For square-shaped cells, E = (E/L/t); for triangular-shaped cells ##EQU1## and for diamond-shaped cells of the present invention ##EQU2## wherrein E is the structural modulus, E is the elastic modulus of the parent material, L is the length of any individual wall portion measured from middle of web to middle of web at each end thereof, and t is the thickness of the web portion. As a practical illustration, a wall portion having a Length of 0.070 inches and a thickness of 0.010 inches results in (L/t) = 7 and accordingly for square cells E = 0.14E; for triangular cells E= 0.18E and for the novel diamond cells of the present invention E = 0.012E. Accordingly, in such illustration it can be seen that the structural modulus is substantially less, by a factor of about 10 from that obtained with square or triangular cellular shapes. The bulk modulus previously referred to is of interest due to the two-dimensional nature of inplane stresses and is equal to ##EQU3## wherein E is the structural modulus and ν is the Poisson's ratio, which for purposes of analysis has empirically been given a value of 0.2.
The honeycomb structure of the present invention may be formed of any suitable ceramic like material, such as disclosed in U.S. Pat. No. 3,885,977, and is preferably formed by extruding the same through a suitable die such as disclosed in U.S. Pat. Nos. 3,790,654 and 3,826,603. In fact, the die disclosed in U.S. Pat. No. 3,826,603 was devised in order to manufacture the structure of the present invention. The manufacture and processing of substrates for catalytic converters is also disclosed in U.S. Pat. No. 3,899,326, with the substance of the aforementioned patents being incorporated herein by reference. As noted particularly in the 3,826,603 patent, it is preferable to round intersections of the various web portions in order to eliminate stress concentrations.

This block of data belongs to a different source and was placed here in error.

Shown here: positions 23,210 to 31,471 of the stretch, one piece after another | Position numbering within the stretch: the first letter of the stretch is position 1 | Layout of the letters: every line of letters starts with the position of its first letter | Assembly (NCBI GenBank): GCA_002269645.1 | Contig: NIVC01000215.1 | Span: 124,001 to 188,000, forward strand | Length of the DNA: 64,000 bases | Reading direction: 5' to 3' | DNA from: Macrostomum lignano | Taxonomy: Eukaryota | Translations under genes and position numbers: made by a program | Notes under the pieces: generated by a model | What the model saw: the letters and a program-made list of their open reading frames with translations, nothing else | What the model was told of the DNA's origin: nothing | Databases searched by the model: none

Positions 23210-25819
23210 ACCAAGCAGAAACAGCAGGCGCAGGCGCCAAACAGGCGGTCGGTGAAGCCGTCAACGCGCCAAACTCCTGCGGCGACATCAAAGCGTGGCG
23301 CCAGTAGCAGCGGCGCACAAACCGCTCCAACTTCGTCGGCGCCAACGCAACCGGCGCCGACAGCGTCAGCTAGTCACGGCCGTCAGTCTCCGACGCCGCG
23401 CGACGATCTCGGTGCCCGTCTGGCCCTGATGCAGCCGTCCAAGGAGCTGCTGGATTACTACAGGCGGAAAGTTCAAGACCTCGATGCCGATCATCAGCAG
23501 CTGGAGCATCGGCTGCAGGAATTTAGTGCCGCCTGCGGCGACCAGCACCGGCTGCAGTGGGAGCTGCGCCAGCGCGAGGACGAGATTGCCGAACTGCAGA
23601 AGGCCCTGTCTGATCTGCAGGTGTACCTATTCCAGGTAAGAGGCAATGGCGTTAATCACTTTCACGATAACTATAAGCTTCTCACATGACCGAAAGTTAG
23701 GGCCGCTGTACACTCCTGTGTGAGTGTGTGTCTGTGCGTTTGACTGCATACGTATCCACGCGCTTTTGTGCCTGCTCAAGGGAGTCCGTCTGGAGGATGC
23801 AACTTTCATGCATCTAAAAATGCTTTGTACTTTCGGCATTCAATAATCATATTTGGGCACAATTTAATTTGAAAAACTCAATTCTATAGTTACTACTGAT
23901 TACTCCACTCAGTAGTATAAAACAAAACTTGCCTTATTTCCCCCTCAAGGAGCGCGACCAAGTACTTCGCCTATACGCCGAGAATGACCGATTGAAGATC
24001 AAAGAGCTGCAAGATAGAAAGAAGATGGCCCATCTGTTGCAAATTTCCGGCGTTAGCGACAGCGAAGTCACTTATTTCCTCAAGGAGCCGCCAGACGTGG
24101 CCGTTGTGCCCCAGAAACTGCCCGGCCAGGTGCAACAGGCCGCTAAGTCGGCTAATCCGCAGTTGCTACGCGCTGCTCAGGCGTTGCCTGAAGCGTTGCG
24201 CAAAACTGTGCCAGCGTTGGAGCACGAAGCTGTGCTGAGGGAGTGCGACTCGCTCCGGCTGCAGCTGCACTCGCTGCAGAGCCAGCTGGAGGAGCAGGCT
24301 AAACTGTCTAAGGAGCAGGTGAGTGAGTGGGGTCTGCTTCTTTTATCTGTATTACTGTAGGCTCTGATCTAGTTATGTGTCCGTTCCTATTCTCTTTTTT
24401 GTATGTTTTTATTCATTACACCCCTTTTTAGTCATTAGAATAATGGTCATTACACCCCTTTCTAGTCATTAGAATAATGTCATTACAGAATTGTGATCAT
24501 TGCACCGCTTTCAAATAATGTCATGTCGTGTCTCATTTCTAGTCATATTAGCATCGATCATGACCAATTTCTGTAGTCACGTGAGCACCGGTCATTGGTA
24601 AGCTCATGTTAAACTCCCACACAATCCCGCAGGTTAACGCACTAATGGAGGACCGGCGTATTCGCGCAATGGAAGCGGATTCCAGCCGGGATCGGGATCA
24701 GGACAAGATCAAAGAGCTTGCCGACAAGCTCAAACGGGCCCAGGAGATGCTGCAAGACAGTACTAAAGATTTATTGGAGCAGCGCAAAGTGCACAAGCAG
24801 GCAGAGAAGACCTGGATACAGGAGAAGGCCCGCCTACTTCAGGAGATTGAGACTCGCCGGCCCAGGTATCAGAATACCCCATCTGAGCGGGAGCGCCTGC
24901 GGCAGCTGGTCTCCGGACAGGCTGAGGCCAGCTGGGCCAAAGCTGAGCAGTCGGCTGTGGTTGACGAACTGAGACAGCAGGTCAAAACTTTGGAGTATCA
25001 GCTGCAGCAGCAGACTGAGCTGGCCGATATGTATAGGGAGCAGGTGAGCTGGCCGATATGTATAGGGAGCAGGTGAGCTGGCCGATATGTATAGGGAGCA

It will be apparent that various changes and modifications may be made to the invention as described and disclosed herein without departing from the spirit and scope thereof as defined in the appended claims.
|Cited Patent||Filing date||Publication date||Applicant||Title|
|US3502596 *||Nov 16, 1965||Mar 24, 1970||Du Pont||Ceramic structures|
|US3790654 *||Nov 9, 1971||Feb 5, 1974||Corning Glass Works||Extrusion method for forming thinwalled honeycomb structures|
|US3826603 *||Nov 30, 1973||Jul 30, 1974||R Wiley||Extrusion die|
|US3846197 *||Aug 14, 1972||Nov 5, 1974||Corning Glass Works||Extrusion die and method of making same|
|US3885977 *||Nov 5, 1973||May 27, 1975||Corning Glass Works||Anisotropic cordierite monolith|
|US3899326 *||Mar 30, 1973||Aug 12, 1975||Corning Glass Works||Method of making monolithic honeycombed structures|
|Citing Patent||Filing date||Publication date||Applicant||Title|
|US4127691 *||Jun 20, 1977||Nov 28, 1978||Corning Glass Works||Thermal shock resistant honeycomb structures|
|US4135018 *||Aug 5, 1976||Jan 16, 1979||Corning Glass Works||Thermal shock resistant honeycomb structures|
|US4177307 *||Mar 6, 1978||Dec 4, 1979||Ngk Insulators, Ltd.||Thermal shock resistant ceramic honeycomb structures|
|US4233351 *||May 15, 1979||Nov 11, 1980||Nippon Soken, Inc.||Ceramic honeycomb structure|
|US4240890 *||Feb 12, 1979||Dec 23, 1980||Ngk Insulators, Ltd.||Oxygen partial pressure measuring device suitably adapted for internal combustion engine exhaust gases|
|US4368025 *||Jan 21, 1981||Jan 11, 1983||Nippon Soken, Inc.||Extrusion device for producing honeycomb structures|
|US4521532 *||Apr 23, 1984||Jun 4, 1985||General Motors Corporation||Monolithic catalytic converter for improved thermal performance|
|US4564608 *||Nov 22, 1983||Jan 14, 1986||Toyo Kogyo Co., Ltd.||Method of producing monolith catalysts|
|US4649226 *||Mar 27, 1986||Mar 10, 1987||Union Carbide Corporation||Hydrogenation of alkyl oxalates|